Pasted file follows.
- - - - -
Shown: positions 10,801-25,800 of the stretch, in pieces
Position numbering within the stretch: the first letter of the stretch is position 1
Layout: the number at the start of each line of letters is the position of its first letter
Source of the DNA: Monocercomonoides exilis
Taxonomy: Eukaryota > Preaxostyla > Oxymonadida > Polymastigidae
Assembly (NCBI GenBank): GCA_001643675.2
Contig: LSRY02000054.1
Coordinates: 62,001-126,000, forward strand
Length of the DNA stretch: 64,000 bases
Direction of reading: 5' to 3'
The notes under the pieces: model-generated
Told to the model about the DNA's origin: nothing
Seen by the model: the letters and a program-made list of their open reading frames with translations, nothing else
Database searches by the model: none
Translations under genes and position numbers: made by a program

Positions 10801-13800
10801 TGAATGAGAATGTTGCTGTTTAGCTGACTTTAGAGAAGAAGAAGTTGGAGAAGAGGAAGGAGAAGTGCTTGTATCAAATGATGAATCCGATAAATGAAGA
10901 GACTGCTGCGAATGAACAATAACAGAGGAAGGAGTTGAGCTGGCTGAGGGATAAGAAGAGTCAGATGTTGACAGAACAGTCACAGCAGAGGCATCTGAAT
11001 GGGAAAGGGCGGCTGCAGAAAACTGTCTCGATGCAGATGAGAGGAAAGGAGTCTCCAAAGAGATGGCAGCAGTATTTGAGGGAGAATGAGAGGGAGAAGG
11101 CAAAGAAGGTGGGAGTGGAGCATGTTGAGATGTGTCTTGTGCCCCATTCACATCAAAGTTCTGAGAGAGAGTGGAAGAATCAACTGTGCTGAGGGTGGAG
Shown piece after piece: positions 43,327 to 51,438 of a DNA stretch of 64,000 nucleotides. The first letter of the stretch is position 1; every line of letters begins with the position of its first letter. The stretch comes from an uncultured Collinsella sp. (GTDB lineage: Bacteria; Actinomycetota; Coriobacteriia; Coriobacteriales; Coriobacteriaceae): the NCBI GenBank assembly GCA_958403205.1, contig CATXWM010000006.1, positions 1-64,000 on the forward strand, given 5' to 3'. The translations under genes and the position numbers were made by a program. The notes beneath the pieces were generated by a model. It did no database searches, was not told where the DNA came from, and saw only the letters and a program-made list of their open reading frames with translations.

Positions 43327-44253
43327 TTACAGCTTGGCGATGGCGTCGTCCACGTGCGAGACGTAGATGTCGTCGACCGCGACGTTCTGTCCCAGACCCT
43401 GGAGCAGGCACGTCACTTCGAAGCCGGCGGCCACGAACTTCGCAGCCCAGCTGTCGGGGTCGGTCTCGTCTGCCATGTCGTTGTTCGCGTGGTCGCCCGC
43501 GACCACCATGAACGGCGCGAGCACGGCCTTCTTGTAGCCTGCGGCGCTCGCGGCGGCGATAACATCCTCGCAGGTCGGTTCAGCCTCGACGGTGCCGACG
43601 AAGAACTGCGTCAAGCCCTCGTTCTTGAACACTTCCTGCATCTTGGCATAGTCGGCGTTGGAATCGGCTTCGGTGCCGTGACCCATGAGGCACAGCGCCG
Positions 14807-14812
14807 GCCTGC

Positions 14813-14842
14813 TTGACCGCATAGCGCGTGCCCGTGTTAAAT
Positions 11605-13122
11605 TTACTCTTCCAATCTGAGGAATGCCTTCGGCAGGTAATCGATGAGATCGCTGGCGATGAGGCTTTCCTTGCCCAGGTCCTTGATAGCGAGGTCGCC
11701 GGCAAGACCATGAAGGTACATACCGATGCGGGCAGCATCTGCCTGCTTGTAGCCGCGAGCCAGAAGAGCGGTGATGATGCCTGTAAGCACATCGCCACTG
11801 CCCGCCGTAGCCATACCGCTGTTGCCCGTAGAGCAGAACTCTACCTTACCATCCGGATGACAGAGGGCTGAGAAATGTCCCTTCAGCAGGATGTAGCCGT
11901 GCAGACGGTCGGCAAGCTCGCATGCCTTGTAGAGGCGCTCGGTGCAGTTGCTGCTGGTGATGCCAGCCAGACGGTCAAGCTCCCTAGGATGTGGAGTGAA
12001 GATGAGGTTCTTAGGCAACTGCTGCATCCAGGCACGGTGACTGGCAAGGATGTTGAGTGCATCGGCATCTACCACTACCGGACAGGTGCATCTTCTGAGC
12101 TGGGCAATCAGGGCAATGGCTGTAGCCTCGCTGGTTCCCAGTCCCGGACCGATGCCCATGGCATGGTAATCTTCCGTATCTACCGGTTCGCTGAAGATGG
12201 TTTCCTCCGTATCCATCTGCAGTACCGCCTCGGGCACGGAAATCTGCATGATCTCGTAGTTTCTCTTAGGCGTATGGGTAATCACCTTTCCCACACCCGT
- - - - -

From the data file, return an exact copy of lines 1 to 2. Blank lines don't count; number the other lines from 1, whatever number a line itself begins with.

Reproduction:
Shown: positions 10,801-25,800 of the stretch, in pieces
Position numbering within the stretch: the first letter of the stretch is position 1